This childhood chant is familiar to many of us in a different context, yet I thought of it as I pondered the long history of Ireland and the struggles it has had over the centuries with conquerors and foreign tongues.
Words, it seems, do have the power to hurt a person - and to hurt a people.
Since I have a limited understanding of the full historical context of the struggles of the Irish language, I was happy to find a book that provided firsthand, through primary sources, a look at the relatively recent history of the language and its troubled life.
Tony Crowley's The Politics of Language in Ireland 1366-1922: A Sourcebook is a compilation of texts covering six centuries worth of Irish lingual history. From the Statute of Kilkenny in 1366 to the constitution of the Irish Free State in 1922, these historical documents provide a glimpse into the complex history of Ireland and its language.
Crowley states in the book's introduction:
The story of the relations between the two main languages of Ireland over the past 600 years is quite as complicated as the history of the political relationship between Ireland and England (and later, Ireland and the United Kingdom). Quite as tortuous and characterised just as much by rivalry, confusion, misapprehension and bitterness, as well as fascination, apparently inevitable attraction, and striking achievement.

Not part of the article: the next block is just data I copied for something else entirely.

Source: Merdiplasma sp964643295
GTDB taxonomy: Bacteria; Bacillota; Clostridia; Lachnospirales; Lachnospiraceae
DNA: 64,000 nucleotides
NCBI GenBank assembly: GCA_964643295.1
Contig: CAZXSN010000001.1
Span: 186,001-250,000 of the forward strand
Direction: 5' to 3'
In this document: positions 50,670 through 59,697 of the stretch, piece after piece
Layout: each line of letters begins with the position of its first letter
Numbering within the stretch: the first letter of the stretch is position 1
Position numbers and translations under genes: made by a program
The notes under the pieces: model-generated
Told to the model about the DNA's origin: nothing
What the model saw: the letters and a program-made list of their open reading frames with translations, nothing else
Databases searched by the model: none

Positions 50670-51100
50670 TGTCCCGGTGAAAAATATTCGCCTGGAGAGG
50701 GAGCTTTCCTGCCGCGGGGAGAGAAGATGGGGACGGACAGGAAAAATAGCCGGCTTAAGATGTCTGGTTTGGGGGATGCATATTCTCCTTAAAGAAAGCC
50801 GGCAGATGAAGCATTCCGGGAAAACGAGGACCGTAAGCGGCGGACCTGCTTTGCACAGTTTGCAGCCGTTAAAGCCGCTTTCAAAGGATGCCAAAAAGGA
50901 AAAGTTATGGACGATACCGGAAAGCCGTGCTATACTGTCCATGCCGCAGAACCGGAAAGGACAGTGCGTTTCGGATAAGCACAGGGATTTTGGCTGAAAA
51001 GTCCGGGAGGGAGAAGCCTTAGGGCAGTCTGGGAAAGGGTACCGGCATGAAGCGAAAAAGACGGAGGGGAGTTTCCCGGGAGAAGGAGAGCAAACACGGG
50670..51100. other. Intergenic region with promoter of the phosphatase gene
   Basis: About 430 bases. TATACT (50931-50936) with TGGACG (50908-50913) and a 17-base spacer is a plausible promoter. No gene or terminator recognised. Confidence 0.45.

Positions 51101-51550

It is, by any standards, an extraordinary history and the aim of this collection is to provide access to it.
In the case of the history of the relations between the languages of Ireland, however, the intent of the selection [of primary sources in the book] is to show that the reality has been much more difficult, convoluted...and complex, than has often been thought.The history of language in Ireland is an important topic with much application to modern events today. We all have a lot to learn.